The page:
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Response to bigtree (Original post)

Sat Sep 29, 2012, 01:04 PM

16. Excellent!

K & R

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Response to bigtree (Original post)

Sat Sep 29, 2012, 01:10 PM

17. K&R

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Response to bigtree (Original post)

Sat Sep 29, 2012, 04:54 PM

22. A masterpiece. And a great testament to the greatest POTUS of my lifetime.

 

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Response to bigtree (Original post)

Sat Sep 29, 2012, 06:31 PM

23. Kick

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Response to bigtree (Original post)

Sat Sep 29, 2012, 07:47 PM

25. I too am enthusiatically R'ing after just a few paragraphs

Thank you big tree, and thanks for the pic too. I always like seeing my fellow DUers faces

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Response to BlancheSplanchnik (Reply #25)

Sun Sep 30, 2012, 10:46 AM

31. I think I should show my face at least once a year

 

. . . although, it is just a bit disturbing; worse than staring in a mirror. Still, all of that advocacy practically demanded a visage to go with the verse.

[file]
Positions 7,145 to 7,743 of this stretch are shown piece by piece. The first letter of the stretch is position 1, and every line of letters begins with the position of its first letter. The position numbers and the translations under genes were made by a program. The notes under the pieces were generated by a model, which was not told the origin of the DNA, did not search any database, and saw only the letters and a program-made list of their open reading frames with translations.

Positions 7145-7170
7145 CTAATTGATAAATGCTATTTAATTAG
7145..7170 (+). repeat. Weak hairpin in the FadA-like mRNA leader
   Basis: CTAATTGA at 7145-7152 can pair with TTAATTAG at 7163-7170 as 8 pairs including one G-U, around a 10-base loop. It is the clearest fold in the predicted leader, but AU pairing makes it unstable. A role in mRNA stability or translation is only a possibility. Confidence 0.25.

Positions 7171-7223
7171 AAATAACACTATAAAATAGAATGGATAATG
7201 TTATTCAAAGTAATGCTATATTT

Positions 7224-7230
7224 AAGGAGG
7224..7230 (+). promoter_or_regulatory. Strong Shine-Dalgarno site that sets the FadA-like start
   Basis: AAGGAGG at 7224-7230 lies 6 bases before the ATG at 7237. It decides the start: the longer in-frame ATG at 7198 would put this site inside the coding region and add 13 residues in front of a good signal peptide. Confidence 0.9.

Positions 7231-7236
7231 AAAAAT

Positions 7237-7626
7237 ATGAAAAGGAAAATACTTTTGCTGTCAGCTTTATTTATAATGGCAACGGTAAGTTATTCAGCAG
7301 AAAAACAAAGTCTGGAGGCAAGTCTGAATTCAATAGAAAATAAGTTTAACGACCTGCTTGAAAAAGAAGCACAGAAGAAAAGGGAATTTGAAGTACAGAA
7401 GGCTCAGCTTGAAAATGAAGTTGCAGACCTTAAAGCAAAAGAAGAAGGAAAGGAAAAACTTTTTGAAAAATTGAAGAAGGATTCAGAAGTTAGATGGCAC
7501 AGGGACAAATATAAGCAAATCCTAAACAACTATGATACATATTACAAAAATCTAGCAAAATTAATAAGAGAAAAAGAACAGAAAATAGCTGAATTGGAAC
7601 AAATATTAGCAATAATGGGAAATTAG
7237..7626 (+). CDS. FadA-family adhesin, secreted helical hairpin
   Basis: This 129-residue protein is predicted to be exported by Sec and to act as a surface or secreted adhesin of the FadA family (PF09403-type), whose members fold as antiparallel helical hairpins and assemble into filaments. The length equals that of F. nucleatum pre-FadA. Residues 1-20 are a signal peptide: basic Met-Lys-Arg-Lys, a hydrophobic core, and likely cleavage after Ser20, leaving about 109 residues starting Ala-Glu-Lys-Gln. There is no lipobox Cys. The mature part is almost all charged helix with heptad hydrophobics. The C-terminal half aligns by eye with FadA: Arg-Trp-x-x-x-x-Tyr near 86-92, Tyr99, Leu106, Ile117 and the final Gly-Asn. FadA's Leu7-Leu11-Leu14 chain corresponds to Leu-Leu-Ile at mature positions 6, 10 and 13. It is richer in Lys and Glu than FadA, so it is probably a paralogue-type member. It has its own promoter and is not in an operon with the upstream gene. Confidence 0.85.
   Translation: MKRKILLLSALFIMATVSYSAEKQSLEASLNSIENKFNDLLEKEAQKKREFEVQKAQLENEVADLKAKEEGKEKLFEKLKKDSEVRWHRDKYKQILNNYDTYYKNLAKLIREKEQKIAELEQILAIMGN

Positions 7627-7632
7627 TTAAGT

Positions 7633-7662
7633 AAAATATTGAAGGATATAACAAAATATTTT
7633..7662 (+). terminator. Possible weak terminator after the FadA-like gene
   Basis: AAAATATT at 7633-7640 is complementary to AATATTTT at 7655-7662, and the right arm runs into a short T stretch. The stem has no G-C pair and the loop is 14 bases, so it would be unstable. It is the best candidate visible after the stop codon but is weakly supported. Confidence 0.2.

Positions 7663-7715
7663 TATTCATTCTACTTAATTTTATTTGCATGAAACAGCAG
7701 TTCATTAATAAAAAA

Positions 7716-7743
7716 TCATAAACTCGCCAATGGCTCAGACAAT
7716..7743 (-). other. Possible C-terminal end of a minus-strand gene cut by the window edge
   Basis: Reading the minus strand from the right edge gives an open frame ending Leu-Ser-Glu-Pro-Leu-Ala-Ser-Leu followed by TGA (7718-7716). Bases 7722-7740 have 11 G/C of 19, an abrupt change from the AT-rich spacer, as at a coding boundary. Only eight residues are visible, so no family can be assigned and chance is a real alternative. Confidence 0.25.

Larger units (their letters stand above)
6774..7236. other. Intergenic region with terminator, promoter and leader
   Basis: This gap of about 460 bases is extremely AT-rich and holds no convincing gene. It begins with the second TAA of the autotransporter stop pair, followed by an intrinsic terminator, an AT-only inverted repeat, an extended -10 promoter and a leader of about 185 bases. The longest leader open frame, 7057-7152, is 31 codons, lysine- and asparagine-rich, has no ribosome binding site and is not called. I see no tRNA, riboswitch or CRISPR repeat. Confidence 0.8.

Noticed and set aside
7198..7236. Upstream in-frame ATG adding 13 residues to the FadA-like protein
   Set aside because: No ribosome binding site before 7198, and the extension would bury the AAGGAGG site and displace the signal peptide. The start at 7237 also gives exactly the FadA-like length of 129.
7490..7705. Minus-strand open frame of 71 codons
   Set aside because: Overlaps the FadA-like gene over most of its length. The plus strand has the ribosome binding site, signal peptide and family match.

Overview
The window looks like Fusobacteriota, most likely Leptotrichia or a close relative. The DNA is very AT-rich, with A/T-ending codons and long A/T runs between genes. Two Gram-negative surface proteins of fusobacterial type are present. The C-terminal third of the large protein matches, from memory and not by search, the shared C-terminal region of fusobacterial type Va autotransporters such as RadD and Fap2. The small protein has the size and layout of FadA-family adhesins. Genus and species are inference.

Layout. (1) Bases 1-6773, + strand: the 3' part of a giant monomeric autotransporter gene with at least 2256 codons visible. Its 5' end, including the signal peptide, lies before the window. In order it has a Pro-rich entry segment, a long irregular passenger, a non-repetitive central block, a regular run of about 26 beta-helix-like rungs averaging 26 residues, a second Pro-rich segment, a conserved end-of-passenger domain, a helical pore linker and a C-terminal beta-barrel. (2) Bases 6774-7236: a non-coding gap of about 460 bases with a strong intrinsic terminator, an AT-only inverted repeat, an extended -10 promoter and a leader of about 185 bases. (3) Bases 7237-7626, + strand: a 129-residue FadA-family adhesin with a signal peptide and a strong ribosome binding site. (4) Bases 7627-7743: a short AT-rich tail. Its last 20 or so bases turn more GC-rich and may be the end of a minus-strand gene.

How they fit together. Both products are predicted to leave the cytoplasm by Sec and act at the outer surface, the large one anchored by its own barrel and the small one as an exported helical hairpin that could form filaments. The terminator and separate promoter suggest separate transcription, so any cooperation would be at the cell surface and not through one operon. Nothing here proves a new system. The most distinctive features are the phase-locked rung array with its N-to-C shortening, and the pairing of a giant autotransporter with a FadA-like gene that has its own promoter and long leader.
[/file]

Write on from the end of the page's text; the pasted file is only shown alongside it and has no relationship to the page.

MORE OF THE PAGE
Thanks for reading, Blanche (and thanks to the other responders without gratuitously kicking this thread anymore

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Response to bigtree (Original post)

Sat Sep 29, 2012, 07:49 PM

26. very good

 

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Response to bigtree (Original post)

Sat Sep 29, 2012, 08:57 PM

27. "He's not running to win the election," he said, "He's running to win the agenda."

"Rather than pivoting to the center he is trying to get the country to sign on to going forward on a progressive tact."


I sure hope so.


This will be the 9th presidential election I have voted in. The last 3.5 years have had some disappointments, but I have yet to vote for one I am 100% in lock-step with.

He's the closest I have been to being able to.

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Response to corkhead (Reply #27)

Sat Sep 29, 2012, 11:33 PM

28. .

 

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Response to bigtree (Reply #28)

Sun Sep 30, 2012, 08:55 AM

30. Morning kick for one of the best original articles I have ever read on DU

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Response to corkhead (Reply #30)

Sun Sep 30, 2012, 10:48 AM

32. so gratified

 

. . . to have such enthusiastic and generous readers.

Thanks a bunch, corkhead!

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Response to bigtree (Original post)

Sun Sep 30, 2012, 11:48 AM